When the Civil War started, a lot of people across the country thought it would not last long. It ended up going on for four years and involved vast numbers of soldiers that had to be fed and outfitted. The U.S. government did not have the money to pay for the war, which cost a billion on food and supplies (a huge sum at the time). So it turned to various finance schemes, including raising taxes, massive bond sales, borrowing, and printing money.

Speculators and Wall Street bankers cashed in, big time. After the Civil War, J.P Morgan became the top financial dog in America as a result of his war profiteering, which included ascam in which he purchased rifles that didn’t work from the Union for $3.50 and reselling them (still defective) right back to the Union for $22.

Profiteering was off the charts during the entire war. Greedy firms were able to jack up the cost of war materials, including uniforms made by Brooks Brothers that were of such poor quality they fell apart after a day’s march. Samuel Colt really made out like a bandit, Halliburton-style, selling his guns to both sides at high markups, and figuring out how to grease the palms of politicians who would endorse his products. Truly a trend-setter!

5. Nuclear weapons: expensive and irrelevant.

According to the Ploughshares Fund, the U.S. is set to blow somewhere between $620 billion and $661 billion on nuclear weapons and related programs (including environmental cleanup) over the next decade. All this for weapons that are not even particularly relevant to today’s conflicts.

The U.S. has 8,000 warheads in its stockpile making it the second largest nuclear weapons holder in the world, behind Russia. The creation of a single nuclear weapon, which includes the warhead or bomb, along with the delivery system, can cost around $85 million—or more.

According to the Brookings Institution, the legal fees paid by the Department of Energy to fight lawsuits from workers and private citizens concerning nuclear weapons production and testing activities from 1990-1995 comes to a whopping $97 million.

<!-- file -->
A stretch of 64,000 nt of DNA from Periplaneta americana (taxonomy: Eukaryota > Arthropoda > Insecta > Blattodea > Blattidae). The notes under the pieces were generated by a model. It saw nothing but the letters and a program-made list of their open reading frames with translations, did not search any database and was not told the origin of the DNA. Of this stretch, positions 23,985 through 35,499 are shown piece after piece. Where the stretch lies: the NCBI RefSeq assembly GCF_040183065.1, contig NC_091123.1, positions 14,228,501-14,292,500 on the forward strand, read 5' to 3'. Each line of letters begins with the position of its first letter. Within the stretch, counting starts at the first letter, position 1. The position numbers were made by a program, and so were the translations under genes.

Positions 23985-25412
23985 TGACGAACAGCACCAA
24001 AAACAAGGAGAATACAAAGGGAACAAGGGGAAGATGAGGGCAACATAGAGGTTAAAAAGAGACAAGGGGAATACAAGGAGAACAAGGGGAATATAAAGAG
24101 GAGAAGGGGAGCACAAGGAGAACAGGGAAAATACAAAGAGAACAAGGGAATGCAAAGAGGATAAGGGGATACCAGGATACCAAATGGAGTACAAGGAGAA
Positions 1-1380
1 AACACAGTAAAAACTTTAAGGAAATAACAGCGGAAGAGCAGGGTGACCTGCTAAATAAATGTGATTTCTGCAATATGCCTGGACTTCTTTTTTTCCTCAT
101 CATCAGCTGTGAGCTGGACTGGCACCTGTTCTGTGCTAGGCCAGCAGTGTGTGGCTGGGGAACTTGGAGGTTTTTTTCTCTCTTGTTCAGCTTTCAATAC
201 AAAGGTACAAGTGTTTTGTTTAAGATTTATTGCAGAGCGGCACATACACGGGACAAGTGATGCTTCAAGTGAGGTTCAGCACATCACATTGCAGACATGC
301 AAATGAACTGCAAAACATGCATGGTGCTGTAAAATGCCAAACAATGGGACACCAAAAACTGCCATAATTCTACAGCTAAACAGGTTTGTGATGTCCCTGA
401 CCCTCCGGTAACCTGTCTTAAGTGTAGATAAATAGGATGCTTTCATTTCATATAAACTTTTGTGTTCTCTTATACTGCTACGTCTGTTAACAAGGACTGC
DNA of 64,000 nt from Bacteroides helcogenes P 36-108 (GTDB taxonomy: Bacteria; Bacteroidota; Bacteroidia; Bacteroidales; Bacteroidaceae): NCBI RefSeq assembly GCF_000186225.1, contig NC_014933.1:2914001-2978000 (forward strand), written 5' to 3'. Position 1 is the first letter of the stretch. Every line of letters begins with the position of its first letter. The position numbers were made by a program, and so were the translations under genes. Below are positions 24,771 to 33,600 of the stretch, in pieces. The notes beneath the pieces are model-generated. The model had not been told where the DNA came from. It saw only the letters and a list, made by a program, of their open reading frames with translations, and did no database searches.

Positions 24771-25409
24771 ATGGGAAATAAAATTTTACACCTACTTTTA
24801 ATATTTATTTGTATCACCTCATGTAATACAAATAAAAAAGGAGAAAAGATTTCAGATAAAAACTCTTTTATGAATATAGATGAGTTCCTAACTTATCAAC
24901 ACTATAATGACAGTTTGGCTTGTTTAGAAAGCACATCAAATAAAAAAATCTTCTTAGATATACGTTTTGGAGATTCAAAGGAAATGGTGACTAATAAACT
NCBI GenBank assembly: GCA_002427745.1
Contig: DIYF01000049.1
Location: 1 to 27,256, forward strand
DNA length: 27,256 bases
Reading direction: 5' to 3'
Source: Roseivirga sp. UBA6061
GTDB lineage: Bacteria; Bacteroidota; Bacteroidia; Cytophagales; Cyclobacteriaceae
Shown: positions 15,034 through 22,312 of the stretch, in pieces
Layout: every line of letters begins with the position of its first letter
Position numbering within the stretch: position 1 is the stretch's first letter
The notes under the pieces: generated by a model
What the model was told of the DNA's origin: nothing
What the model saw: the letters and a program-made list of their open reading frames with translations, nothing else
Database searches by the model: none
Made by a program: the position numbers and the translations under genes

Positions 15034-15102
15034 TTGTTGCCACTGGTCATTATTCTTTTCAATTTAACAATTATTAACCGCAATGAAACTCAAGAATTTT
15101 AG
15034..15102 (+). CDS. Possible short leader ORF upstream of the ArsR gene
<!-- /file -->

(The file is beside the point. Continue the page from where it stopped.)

6. Ancient Greek armor cost as much as a modern car.

In ancient Greece, the cost of equipping a soldier with basic equipment (called a “panoply”), was very expensive, about the equivalent of a modern car.

Bronze helmets, shields, cuirasses, and greaves had to be fashioned by a highly skilled craftsman, and soldiers had to pay for their own outfitting. Unless you were rich and could afford an attendant, you’d have to tend to this equipment yourself to keep it in good shape after getting banged up on the battlefield.

Panoplies were often handed down from father to son because of the expense, and the quality of panoply you owned was a good indication of what class you came from.

7. Dick Cheney is getting really excited about more war.

As of spring 2013, Dick Cheney’s Halliburton had made $39.5 billion on the Iraq war in the form of contracts for military bases, oil field repairs and various infrastructure rebuilding projects. (Cheney served as chief executive of Halliburton until he stepped down to become George W. Bush’s running mate in the 2000 presidential race. He kept right on collecting compensation of up to a million dollars a year from the company after becoming vice-president.)

The neocon war profiteer is hoping that the good times are not yet over. As the Daily Banter has noted, Cheney has been hopping around the media circuit this summer criticizing President Obama for withdrawing from Iraq and Afghanistan. He warns of deadlier terrorist attacks than 9/11 on the horizon, and appears to be hoping for something nuclear, as he intimated to right-wing radio host Hugh Hewitt:

“I think there will be another attack. And next time I think it’s likely to be far deadlier than the last one. You can just imagine what would happen if somebody could smuggle a nuclear device, put it in a shipping container, and drive it down the Beltway outside Washington DC.”

Though radio listeners could not see them, dollar signs were rumored to appear in Cheney’s eyes as he spoke.